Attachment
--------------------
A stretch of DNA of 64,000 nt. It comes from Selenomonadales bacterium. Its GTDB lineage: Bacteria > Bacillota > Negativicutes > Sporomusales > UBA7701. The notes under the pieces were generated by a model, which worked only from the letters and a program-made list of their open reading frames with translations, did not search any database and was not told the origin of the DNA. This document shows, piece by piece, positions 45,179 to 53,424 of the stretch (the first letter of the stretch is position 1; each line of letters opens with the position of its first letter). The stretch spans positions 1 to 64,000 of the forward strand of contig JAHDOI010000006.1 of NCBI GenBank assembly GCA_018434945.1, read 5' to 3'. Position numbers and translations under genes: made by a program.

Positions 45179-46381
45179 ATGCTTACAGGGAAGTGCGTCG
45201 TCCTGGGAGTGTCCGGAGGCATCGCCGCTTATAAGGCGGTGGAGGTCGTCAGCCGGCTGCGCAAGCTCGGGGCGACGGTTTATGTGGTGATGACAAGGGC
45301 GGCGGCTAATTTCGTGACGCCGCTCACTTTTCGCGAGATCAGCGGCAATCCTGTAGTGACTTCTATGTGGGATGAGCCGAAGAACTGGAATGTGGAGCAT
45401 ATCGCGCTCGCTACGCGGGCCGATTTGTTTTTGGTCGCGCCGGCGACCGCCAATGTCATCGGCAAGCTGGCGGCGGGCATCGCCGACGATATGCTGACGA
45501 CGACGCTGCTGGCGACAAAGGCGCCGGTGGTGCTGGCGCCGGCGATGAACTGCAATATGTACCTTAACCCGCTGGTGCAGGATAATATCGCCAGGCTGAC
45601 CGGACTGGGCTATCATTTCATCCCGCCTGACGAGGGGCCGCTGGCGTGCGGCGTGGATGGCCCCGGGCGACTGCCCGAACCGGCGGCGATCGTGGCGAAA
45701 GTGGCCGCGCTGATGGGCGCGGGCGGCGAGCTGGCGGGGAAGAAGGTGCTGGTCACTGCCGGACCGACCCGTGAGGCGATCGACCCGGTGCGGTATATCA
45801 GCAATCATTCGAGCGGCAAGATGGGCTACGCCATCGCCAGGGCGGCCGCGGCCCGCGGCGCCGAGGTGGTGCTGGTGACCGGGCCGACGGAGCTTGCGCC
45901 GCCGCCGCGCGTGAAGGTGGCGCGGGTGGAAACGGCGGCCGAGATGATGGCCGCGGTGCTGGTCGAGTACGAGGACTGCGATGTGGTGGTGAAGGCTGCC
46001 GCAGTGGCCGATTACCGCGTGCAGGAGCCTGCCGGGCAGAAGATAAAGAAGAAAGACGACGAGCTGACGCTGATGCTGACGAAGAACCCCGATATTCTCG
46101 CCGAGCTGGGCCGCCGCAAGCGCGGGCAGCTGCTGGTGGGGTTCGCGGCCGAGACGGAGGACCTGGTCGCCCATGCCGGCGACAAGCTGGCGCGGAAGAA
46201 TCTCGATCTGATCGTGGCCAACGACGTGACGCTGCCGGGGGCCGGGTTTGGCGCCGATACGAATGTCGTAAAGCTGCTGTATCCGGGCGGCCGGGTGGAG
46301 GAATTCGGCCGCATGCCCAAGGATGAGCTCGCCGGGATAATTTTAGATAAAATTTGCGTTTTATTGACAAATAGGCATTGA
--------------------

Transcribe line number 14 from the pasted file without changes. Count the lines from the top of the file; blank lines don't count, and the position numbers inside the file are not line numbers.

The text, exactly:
46201 TCTCGATCTGATCGTGGCCAACGACGTGACGCTGCCGGGGGCCGGGTTTGGCGCCGATACGAATGTCGTAAAGCTGCTGTATCCGGGCGGCCGGGTGGAG